Burke Fellow: Pardis Sabeti

Dr. Sabeti is a computational geneticist with expertise developing algorithms to detect genetic signatures of adaption in humans and the microbial organisms that infect humans. Her lab’s key research areas include: developing analytical methods to detect and investigate evolution in the genomes of humans and other species; examining host and viral genetic factors driving disease susceptibility to the devastating and deadly diseases in West Africa, Ebola Virus Disease and Lassa hemorrhagic fever; investigating the genomes of microbes, including Lassa virus,Ebola virus, Plasmodium falciparum malaria, Vibrio cholera, and Mycobacterioum tuberculosis to help in the development of intervention strategies; determining the microbial cause of undiagnosed acute febrile illness.

Dr. Sabeti completed her undergraduate degree at MIT, her graduate work at Oxford University as a Rhodes Scholar, and her medical degree summa cum laude from Harvard Medical School as a Soros Fellow. Dr. Sabeti is a World Economic Forum (WEF) Young Global Leader and a National Geographic Emerging Explorer, and was named a TIME magazine ‘Person of the Year’ as one of the Ebola fighters. Her awards included the Smithsonian American Ingenuity Award for Natural Science, the Vilcek Prize for Creative Promise, the NIH Innovator Award, the Packard Fellowship, and an Ellis Island Medal of Honor. She has served on the MIT Board of Trustees and the National Academy of Sciences Committee on Women in Science, Medicine, and Engineering. Dr. Sabeti is also the lead singer and co-song writer of the rock band Thousand Days.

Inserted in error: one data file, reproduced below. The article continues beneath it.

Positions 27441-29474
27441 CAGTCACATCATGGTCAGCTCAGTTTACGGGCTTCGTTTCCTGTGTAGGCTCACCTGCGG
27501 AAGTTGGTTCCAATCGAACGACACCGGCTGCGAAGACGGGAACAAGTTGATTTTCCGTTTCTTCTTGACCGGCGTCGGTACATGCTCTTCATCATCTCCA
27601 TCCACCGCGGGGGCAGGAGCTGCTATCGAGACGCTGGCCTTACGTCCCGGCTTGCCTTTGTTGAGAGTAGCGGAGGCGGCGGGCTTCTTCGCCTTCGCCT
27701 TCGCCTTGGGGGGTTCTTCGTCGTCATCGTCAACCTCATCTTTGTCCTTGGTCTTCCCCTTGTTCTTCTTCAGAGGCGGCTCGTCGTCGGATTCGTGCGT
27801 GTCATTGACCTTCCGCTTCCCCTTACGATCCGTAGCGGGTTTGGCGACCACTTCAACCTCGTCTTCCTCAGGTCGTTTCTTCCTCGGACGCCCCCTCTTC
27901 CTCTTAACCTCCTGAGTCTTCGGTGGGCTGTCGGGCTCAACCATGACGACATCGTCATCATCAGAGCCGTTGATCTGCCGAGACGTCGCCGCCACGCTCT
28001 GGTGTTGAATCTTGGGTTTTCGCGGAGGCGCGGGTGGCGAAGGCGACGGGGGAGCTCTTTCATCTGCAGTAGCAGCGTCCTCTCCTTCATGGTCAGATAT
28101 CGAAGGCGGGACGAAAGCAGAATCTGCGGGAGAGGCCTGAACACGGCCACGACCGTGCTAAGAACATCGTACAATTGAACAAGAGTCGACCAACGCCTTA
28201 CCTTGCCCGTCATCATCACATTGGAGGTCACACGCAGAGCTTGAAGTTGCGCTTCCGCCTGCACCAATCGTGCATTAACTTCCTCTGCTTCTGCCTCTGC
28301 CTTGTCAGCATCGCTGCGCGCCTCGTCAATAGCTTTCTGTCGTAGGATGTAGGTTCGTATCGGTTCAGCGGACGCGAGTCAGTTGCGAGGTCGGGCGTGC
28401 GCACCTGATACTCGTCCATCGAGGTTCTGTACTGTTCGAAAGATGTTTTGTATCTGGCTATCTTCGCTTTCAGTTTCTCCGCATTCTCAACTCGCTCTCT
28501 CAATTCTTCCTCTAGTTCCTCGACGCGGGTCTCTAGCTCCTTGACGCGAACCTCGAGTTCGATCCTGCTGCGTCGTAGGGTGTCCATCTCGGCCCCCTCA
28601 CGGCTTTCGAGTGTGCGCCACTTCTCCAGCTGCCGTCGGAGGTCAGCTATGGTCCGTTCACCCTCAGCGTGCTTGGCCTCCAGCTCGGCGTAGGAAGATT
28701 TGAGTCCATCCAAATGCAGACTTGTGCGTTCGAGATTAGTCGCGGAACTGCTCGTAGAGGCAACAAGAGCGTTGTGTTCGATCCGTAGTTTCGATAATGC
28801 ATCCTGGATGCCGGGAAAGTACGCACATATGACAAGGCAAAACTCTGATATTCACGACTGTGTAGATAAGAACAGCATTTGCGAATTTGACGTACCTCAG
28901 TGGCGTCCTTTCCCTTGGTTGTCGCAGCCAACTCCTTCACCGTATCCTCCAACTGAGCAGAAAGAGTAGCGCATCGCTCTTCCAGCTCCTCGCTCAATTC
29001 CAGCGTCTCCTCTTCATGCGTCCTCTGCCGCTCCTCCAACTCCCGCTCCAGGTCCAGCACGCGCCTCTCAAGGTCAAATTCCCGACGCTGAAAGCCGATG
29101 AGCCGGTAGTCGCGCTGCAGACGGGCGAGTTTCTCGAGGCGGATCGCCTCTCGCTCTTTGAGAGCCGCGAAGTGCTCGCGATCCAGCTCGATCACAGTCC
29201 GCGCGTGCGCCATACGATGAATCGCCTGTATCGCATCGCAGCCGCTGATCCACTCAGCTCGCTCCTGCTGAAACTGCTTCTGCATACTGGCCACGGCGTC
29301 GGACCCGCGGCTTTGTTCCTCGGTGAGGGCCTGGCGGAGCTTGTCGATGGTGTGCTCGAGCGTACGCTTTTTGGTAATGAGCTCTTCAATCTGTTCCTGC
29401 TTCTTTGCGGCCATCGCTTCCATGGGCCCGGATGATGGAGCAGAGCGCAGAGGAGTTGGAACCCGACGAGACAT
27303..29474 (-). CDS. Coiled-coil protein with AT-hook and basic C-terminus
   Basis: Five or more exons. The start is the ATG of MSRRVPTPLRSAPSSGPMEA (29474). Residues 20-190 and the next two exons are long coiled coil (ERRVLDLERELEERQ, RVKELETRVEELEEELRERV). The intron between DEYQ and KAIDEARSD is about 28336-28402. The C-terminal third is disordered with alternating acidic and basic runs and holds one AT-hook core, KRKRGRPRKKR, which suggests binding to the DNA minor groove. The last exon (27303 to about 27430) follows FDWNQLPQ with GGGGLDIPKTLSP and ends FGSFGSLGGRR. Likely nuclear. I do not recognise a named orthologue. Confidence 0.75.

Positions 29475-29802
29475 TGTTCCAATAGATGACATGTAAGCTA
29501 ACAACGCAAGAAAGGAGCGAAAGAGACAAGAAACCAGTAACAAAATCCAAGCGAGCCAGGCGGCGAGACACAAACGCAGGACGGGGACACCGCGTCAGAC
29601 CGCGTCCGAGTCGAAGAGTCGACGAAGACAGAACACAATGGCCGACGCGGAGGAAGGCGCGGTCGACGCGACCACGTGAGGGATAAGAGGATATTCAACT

Burke Fellowship Research Abstract:
Chikungunya virus is the causative agent of a mosquito-borne disease characterized by fever and debilitating joint pain. Large-scale outbreaks of Chikungunya disease have occurred in Southeast Asia and East Africa; currently, Chikungunya virus has established itself in temperate urban regions of North and South America. Moreover, Chikungunya has spread to non-canonical mosquito species suggesting the occurrence of human-to- mosquito transmission and an increased epidemic potential.

Studying circulating strains is critical given the recent global spread of Chikungunya, mosquito host expansion, and wide-range of clinical outcomes. Viral genomic analysis may allow us to determine the variations that cause spread to different mosquito vectors and is pivotal to predict and control outbreaks. Furthermore, the genetic variation may also affect clinical symptoms and severity. Insights into the clinical profile of the genetic variation of Chikungunya will allow us to anticipate symptoms and target adequate therapies for patients.

Utilizing the significant investment in technological development for viral sequencing, the viral genomics group at the Broad Institute has sequenced and fully-assembled over 500 viral genomes from Lassa and Ebola clinical samples—including rapid response during the early stages of the 2014 outbreak in West Africa. This has significantly expanded the number of full-length sequences available and has allowed us to gain important new insights into the evolution and viral dynamics of these deadly viruses.

In collaboration with the University of Miami and the United States Army Medical Research Institute of Infectious Diseases (USAMRIID), we will conduct a pilot study to sequence Chikungunya genomes from a cohort of infected patients in Baranquilla, Colombia with varying symptoms. In our pilot study, acute Chikungunya clinical samples will be shipped to USAMRIID for initial processing—using methods developed in the Broad viral genomics group—then sent onto the Broad for sequencing and analysis. This information will provide the basis for 1) diagnosing disease severity in patients with Chikungunya-induced chronic arthritis and 2) understanding sequence variation within this geographical region.